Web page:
Q: Light Load Running means what?
A: Light load running is considered to be anything less than 25% of full load for naturally aspirated diesel engines and anything less than 33% of full load for turbocharged diesel engines.
Engines running continuously for 30 minutes or more at light loads, can develop serious problems, which lead to increased maintenance and often major repair work.
Lightly loaded engines often fail to reach their designed operating temperatures. Running clearances in piston assembles, valve gear and other bearings may be excessive when designed operating temperatures are not reached. Commonly, the pistons and rings are not expanded enough to form the designed seal with the cylinder or liner wall. Lower than designed operating temperatures may result in excessive unburnt fuel inside the combustion areas.
Light load running often causes the following undesirable effects ..
1) Excessive gas “blow-by”, which causes crankcase pressurisation. This may force oil out the crankcase breather, or cause other oil leaks.
2) If the dew point temperature is not exceeded for long enough, there is a risk of condensation causing rust and other corrosion within the engine.
3) Condensation and gas blowing past the piston rings causes the engine lubrication oil to become sludgy with carbon, plus the oil may become acidic (corrosive).
4) Unburnt fuel will wash lubrication oil off the cylinder walls, causing excessive cylinder or liner wear. Unburnt fuel then dilutes the lubrication oil. Fuel in the lubrication oil increases the risk of a crankcase explosion!
5) Poor contact via the designed oil film between the piston rings and cylinder or liner, may cause distortion due to poor heat transfer.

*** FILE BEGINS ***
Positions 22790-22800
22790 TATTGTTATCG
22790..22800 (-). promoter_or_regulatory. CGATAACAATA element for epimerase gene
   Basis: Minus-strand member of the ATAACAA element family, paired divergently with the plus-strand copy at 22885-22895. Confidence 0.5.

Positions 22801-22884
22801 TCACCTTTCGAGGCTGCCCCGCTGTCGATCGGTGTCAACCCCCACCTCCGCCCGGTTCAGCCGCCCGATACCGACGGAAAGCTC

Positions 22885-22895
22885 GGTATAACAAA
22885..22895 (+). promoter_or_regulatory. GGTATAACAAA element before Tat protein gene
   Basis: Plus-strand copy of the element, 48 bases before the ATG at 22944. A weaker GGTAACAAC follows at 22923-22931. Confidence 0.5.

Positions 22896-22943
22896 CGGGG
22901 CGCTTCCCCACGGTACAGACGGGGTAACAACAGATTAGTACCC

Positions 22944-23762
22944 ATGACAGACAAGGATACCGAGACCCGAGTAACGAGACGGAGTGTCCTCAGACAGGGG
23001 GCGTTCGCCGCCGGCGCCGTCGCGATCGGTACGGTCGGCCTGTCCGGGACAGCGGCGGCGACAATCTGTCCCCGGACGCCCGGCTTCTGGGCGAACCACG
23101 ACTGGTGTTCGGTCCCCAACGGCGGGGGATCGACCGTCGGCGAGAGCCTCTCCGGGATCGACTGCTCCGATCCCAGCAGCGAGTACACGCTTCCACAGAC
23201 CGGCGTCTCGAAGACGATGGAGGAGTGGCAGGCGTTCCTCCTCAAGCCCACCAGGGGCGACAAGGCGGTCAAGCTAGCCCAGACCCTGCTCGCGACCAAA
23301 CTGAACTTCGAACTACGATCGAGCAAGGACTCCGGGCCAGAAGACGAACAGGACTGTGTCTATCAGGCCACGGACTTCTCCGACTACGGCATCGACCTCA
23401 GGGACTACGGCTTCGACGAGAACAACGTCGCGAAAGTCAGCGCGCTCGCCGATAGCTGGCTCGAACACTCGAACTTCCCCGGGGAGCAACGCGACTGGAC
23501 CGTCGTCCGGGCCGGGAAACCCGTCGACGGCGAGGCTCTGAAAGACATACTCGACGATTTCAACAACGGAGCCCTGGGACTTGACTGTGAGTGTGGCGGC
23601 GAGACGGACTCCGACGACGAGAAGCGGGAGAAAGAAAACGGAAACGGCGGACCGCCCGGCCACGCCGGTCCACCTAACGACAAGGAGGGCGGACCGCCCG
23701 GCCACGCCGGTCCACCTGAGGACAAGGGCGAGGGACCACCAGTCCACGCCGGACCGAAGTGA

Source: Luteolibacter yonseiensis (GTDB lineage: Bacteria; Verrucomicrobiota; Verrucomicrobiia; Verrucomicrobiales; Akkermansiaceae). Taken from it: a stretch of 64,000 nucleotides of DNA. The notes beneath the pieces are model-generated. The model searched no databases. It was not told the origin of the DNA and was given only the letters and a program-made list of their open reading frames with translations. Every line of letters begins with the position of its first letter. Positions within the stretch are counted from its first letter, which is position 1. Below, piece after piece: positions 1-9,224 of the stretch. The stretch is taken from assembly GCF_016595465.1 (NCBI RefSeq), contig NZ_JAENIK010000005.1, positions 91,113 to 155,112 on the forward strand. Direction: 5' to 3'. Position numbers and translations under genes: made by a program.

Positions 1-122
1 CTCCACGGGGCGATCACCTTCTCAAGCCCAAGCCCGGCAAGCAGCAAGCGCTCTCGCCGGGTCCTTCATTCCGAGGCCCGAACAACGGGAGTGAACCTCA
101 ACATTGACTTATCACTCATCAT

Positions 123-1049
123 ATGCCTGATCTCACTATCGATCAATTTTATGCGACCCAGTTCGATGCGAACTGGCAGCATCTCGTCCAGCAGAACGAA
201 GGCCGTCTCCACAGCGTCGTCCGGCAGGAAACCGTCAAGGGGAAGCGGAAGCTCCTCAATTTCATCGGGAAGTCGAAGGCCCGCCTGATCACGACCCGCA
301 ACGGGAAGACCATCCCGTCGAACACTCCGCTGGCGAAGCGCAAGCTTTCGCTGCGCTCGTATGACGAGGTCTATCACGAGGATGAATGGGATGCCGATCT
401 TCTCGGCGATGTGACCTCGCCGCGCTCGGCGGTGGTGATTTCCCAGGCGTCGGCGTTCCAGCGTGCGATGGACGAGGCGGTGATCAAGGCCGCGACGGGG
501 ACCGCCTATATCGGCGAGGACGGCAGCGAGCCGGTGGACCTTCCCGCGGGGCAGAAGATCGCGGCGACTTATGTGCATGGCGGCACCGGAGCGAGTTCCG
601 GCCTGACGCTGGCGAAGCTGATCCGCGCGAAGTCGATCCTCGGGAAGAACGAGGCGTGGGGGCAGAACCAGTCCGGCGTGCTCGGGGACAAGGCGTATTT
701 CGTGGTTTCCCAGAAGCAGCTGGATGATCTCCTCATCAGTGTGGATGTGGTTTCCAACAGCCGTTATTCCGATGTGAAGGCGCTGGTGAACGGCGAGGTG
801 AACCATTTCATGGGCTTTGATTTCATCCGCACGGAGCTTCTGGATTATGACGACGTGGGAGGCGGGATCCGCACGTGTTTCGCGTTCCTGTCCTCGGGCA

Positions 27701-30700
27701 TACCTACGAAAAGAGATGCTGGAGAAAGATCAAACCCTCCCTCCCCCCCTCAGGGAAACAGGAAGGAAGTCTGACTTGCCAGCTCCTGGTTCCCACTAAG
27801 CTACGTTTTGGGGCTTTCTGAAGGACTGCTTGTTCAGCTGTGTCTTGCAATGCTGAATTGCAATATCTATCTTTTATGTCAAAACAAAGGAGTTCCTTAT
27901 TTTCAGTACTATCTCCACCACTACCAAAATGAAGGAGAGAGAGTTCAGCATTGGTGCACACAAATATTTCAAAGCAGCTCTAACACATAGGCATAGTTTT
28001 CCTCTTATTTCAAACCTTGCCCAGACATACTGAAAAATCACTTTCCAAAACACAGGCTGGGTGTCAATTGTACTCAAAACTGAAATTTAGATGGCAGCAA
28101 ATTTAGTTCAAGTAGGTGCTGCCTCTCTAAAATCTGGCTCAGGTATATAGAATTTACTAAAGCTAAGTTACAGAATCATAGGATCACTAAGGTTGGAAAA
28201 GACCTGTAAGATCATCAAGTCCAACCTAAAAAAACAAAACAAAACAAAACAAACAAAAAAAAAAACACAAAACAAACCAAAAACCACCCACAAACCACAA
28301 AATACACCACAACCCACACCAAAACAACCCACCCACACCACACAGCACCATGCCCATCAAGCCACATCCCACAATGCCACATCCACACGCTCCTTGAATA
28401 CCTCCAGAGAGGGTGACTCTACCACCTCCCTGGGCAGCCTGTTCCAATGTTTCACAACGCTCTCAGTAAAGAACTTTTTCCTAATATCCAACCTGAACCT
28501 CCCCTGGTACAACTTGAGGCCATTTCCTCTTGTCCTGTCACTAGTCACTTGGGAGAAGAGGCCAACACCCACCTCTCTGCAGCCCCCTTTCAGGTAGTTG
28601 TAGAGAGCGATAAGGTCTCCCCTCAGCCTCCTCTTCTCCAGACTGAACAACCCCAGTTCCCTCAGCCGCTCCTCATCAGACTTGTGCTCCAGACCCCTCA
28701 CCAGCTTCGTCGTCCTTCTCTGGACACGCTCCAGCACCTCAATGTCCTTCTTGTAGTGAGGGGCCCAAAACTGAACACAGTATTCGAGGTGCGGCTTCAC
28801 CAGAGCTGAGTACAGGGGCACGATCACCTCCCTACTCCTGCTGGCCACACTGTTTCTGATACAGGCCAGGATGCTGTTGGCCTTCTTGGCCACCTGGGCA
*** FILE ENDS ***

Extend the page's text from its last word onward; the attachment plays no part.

6) Increased need to frequently change the lubrication oil due to 3) & 4).
7) Piston rings commonly stick with heavy carbon deposits, because oil from the cylinder wall, or from down the valve stems is not burnt or vapourised by exhaust gases.
8) Sulphuric acid vapour (H2SO4), formed from sulphur in the fuel, causes cold corrosion of injector nozzles.
9) At low rpm, there is often a large amount of valve overlap. In this case, exhaust pressure can overcome air intake pressure resulting in a back flow of exhaust gases through the inlet manifold. If this occurs, carbon can build on the inlet valves, ports, manifold and turbocharger impellar. Then inlet valves may not shut properly causing loss of compression and the turbo will become unbalanced.
To minimise the effects of light load running, do all 3 of the following ..
1) Constantly keep lubricating oil and engine coolant temperatures as high as possible, within makers recommendations, by adjusting thermostats and coolant valves if possible.
2) Immediately before light load running, run the engine on as high a load as possible and ensure designed operating temperatures are reached.
3) On completion of light load running, run the engine on at least 50% full load for at least 30 minutes.